It has not been a good summer to be a trout in Colorado’s rivers. The lackluster snowpack, made worse with ongoing dry weather and missing monsoons, left most watersheds in dire shape. As August rolled around, the shallow water had many advocating to stay out of the rivers and leave the trout alone. Rumors of shaming those fishing along local streams were circulating. Our own hearts were not into fishing places we usually enjoy. There was only one thing to do—go high.
Last July we backpacked to Missouri Lakes Basin in the Holy Cross Wilderness. The situation was dramatically different with a massive snowpack that clung to the lakeshores and covered the passes. We abandoned our plan to make a loop, having left crampons and axes at home, and camped by the middle lake. They were fantastic days spent catching abundant trout at 11,500 feet. As we realized last month that we needed an alpine solution to our fishing ambitions over Labor Day weekend, our thoughts returned to Missouri Lakes and completing the loop.
Drought has driven the seasons forward ahead of schedule and the trail along the Missouri Lakes drainage was lined with dried, spent flowers and hints of autumn. We were relieved to see flowing water and pleased to encounter very few hikers, all heading down the hill. Our hopes of quality fishing and solitude rose with each step of elevation gained. The lakes were indeed low and only a few snow patches remained high in shadowy cliffs. Inlets were largely quiet and outlets not robust, but trout gathered nearby eagerly sipping at the surface. We were in the right place for our weekend adventure.
While lowland fish are sluggish and stressed, the trout we encountered during our forty-eight hours above 11,000 feet were energetic and bedazzling. The cutthroats were flashing fall colors. The brookies were fighting like warriors bent on denying the reality they were tricked. We camped at the highest of the Missouri Lakes the first night and put on every layer we carried with us to get a little fun on the line in the cold mist. The trout were biting, and after a long, hot summer it felt good to be chilled, at least until the fingers could no longer function after cold water exposure. Keep ‘em wet philosophy clashes with poor circulation in digits when fall fishing at altitude.
The next morning, we ascended the Missouri Pass trail with expectations of finding our next fishing destination just beyond. Treasure Vault Lake sat just over the pass in a beautiful sunlit basin flashing burnt orange and crimson colors of a tundra in transition. The lake was a brilliant half moon of blue begging us below. The low water level revealed a pristine beach set against a glassy surface reflecting the big peaks of the Holy Cross Wilderness. This was a magical place, off the trail, for us to drop a line and hang out for a few hours. No one came near us, except cutthroats, for the time it took to circle this pristine body of water among the clouds. Leaving was a double-challenge between the added uphill trek to regain the trail to Fancy Pass, and the regret of leaving behind such a productive and dreamy solitude. But we left and made it over the next pass as dark clouds rolled closer.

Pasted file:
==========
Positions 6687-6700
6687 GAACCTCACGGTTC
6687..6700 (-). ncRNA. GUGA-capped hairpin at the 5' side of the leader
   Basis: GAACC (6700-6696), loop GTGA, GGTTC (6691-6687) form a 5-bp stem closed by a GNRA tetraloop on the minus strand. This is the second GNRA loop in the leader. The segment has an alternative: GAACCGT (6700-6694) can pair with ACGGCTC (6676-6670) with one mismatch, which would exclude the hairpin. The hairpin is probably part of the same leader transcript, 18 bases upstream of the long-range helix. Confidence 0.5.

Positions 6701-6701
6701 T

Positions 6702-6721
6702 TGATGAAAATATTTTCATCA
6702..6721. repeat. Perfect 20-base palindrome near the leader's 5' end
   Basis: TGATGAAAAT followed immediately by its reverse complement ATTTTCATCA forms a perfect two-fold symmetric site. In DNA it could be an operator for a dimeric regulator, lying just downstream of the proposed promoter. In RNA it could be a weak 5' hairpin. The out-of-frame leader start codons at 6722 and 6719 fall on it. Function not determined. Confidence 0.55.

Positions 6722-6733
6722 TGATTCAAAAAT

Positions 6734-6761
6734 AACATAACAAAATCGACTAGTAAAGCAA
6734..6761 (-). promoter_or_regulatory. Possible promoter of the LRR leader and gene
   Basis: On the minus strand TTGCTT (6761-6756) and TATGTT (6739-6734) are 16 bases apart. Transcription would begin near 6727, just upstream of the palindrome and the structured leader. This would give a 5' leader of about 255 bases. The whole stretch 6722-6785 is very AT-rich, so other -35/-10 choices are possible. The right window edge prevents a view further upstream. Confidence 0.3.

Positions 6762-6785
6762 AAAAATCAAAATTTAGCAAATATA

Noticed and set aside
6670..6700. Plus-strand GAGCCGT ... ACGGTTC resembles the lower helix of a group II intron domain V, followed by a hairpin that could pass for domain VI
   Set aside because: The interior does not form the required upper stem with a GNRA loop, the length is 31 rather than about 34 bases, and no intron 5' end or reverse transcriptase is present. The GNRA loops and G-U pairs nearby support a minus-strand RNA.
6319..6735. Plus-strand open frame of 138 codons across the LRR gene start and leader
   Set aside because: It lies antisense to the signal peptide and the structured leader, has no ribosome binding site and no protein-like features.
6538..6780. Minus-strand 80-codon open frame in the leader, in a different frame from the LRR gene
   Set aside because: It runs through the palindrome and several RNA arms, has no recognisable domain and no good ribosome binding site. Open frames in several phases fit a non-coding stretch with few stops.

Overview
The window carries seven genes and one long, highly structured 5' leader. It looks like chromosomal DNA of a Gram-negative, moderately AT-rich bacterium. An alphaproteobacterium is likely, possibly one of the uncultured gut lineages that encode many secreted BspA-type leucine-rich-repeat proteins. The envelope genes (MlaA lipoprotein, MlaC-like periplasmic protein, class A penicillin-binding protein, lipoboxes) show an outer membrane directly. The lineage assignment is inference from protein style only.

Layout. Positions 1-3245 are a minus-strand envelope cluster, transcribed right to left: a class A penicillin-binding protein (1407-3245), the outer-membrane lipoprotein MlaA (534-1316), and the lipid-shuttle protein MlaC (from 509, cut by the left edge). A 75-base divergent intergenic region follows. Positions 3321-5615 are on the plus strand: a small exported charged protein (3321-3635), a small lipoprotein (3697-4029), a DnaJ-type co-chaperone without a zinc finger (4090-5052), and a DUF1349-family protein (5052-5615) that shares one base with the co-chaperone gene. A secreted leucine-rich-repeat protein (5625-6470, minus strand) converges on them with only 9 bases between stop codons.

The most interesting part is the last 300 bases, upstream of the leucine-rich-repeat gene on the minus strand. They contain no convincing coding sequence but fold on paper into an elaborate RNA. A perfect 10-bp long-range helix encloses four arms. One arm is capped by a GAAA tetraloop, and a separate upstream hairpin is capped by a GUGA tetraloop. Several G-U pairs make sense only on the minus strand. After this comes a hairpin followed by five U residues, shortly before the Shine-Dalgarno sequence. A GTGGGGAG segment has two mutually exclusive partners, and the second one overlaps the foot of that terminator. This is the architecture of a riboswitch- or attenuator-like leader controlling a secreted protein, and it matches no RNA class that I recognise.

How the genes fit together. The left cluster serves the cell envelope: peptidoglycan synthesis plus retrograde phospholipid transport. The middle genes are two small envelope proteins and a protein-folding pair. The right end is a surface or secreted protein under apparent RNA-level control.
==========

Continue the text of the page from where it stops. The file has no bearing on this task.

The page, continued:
Our last fishing destination came into view as we grew weary of the steep trail descending past mining relics. Fancy Lake, deep green in its charming cirque, was the muse that kept us going as our feet grew tired and ankles less secure in our boots. As soon as we laid claim to a campsite on a cliff above Fancy Creek just beyond the lake, we took a rod to the lake and spent the rest of the afternoon taking turns dancing with brook trout. I swear they possessed the finest frosted tipped fins of any I’ve seen. They were coy, unusually picky for alpine trout in the early days of autumn, but patience usually paid off. And while they were not large, they too were feisty flying on the line in embarrassment they had bit on a hook covered with a tiny bit of purple thread and a feather (that’s a story for another blog). It was a delightful afternoon of fishing and tequila sipping at a lake we nearly had to ourselves.
We finished the loop on Labor Day after a quick excursion to the ghost town of Holy Cross City. The cold mist, and occasional snowflake, that morning added an eerie vibe to the decaying cabins and metal monsters of an old mining hub. Shattered crockery and porcelain bore remembrance of the individuals that lived there before, and a flume draining mountain water from the old site continued to flow. Those ghosts had a distance to go for fishing and I hoped they were good hunters. Then I realized we had driven four hours for our fish pursuits, and their couple mile walk was not substantial in the scheme of gold mining adversity.
As we ended the trek and toasted the experience on the tailgate after our baby wipe baths, it was easy to be grateful. The walking was done and the memory of the electricity on our fishing lines still pulsed. It is unfortunate that our rivers are a self-imposed off-limits to us this season. Luckily, we have the option to go high. Good things wait to bite on the fly if you put in the work and climb a height where the views and the fish are hearty.